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I'm trying to extend Python interpreter by a few C functions I wrote. From reading docs, to expose those function the user has to import the module encompassing the functions.

Is it possible to load pre-load or pre-import via C API the module so that the user doesn't have to type import <mymodule>? Or even better, from <mymodule> import <function>?

Edit: I can do PyRun_SimpleString("from mymodule import myfunction") just after Py_Initialize(); - I was just wondering if there is another way of doing this..?

Edit 2: In other words, I have an application written in C which embeds a Python interpreter. That application provides some functionality which I want to expose to the users so they can write simple Python scripts for the app. All I want is to remove the need of writing from mymodule import myfunction1, myfunction2 because, since it is very specialized app and the script wont work without the app anyway, it doesn't make sense to require to import ... all the time.

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Why would you need to do that? Just why? –  shylent Dec 26 '09 at 14:47
    
"so that the user doesn't have to type import <mymodule>" –  EcirH Dec 26 '09 at 14:51
    
Based upon your edits, it's a script, so you can add from mymodule import ... in the script. No one needs to type that anymore then. –  Alok Singhal Dec 26 '09 at 18:59

5 Answers 5

Even if you implement a module in Python, the user would have to import it. This is the way Python works, and it's actually a good thing - it's one of the great pluses of Python - the namespace/module system is robust, easy to use and simple to understand.

For academic exercises only, you could of course add your new functionality to Python itself, by creating a custom interpreter. You could even create new keywords this way. But for any practical purpose, this isn't recommended.

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In general, no. But if your users are only going to be using your module in interactive sessions, and you can set their environmental variables, you can set the PYTHONSTARTUP environmental variable to a script to run when an interactive session is started.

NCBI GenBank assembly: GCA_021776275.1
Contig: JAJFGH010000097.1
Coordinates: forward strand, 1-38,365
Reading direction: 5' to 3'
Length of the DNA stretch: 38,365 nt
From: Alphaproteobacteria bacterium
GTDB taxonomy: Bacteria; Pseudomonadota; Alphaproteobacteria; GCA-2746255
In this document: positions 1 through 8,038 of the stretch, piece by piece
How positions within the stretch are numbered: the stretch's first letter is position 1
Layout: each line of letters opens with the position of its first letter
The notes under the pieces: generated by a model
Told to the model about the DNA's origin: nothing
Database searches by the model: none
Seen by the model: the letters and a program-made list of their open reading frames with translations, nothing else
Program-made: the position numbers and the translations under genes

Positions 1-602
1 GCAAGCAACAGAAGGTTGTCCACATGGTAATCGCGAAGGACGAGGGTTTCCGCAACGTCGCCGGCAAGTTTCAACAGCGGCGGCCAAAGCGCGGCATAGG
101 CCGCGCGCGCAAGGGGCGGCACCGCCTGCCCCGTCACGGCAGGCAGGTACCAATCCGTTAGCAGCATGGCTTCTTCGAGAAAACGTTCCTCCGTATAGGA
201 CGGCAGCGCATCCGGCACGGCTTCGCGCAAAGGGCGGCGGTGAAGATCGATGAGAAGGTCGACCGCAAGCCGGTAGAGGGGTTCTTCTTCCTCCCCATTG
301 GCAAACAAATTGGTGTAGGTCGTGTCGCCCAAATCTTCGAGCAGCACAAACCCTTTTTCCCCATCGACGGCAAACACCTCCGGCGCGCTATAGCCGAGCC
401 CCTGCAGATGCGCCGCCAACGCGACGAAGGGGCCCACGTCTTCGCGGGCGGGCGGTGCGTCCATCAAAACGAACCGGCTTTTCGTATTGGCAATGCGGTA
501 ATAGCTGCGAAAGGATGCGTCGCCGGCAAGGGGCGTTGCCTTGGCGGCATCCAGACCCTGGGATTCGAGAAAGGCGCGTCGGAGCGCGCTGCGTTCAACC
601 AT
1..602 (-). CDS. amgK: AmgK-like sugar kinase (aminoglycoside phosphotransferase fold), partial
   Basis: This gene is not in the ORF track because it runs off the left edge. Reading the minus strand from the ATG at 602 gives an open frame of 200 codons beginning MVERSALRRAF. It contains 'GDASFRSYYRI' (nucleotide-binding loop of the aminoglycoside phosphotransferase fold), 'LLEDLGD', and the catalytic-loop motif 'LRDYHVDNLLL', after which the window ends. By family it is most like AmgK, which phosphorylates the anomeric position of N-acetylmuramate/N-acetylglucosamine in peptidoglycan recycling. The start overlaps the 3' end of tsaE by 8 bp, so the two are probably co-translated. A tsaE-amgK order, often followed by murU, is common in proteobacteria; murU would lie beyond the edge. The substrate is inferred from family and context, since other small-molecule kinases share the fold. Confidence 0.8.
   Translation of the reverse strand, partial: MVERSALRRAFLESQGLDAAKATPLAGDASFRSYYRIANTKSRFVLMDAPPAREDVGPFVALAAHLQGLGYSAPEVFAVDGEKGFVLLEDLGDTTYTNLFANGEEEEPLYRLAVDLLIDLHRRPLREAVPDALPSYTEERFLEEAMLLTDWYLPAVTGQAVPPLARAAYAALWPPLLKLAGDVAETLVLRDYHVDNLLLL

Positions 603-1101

The only case I can think of, is if you and your group are using python for data analysis, have custom commands for your particular problem, and most users are more scientists/statisticians than programmers. But even in that case, I'd suggest using IPython, creating an IPython profile, and then creating an alias/script for the users to run. It's cleaner, and the different name warns them that they aren't using the default Python environment.

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If you really want to do this, set your PYTHONSTARTUP environment variable to point to a file. In sh, ksh, bash etc., you can do:

PYTHONSTARTUP=$HOME/.pystartup
export PYTHONSTARTUP

Then, you can put statements and code in your $PYTHONSTARTUP file:

echo "import blah" >>$PYTHONSTARTUP

That should do it. It will work only for interactive sessions.

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Nope. You could add it to the Python interpreter itself, but that would mean creating a custom Python version, which, I guess, is not what you want.

That import <mymodule> is not just for loading the module, it's also for making this module visible in the (main|current) namespace. Being able to do that, w/o hacking the actual Python interpreter, would run against "Explicit is better than implicit" very strongly.

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Current namespace is probably a dict, right? So it could be somehow possible to find that dict and AddItem() my function to it...? –  EcirH Dec 26 '09 at 14:35
    
@EricH - even if it's possible in some hackish way, DON'T DO IT. It's not idiomatic in Python, not what users would expect and generally a bad practice. –  Eli Bendersky Dec 26 '09 at 15:03

Check out this blog post on how to pre-import modules in embedded python.

Embed Python and Import Modules in C/C++

For example to simulate the following statement in Python:

from hashlib import md5, sha1

We do in C:

PyObject * subModules = PyList_New(0);
PyList_Append(subModules, PyString_FromString("md5"));
PyList_Append(subModules, PyString_FromString("sha1"));
PyObject * hashlibImports = PyImport_ImportModuleEx("hashlib", NULL, NULL, subModules);
PyObject * md5Module = PyObject_GetAttr(hashlibImports, PyString_FromString("md5"));
PyObject * sha1Module = PyObject_GetAttr(hashlibImports, PyString_FromString("sha1"));
PyObject * mainModule = PyImport_AddModule("__main__");
PyModule_AddObject(mainModule, "md5", md5Module);
PyModule_AddObject(mainModule, "sha1", sha1Module);

Also here is a link to relevant code from the project mentioned in the article which basically performs:

from OpenGL.GL import *
from OpenGL.GLU import *
from OpenGL.GLUT import *

after Python initialization.

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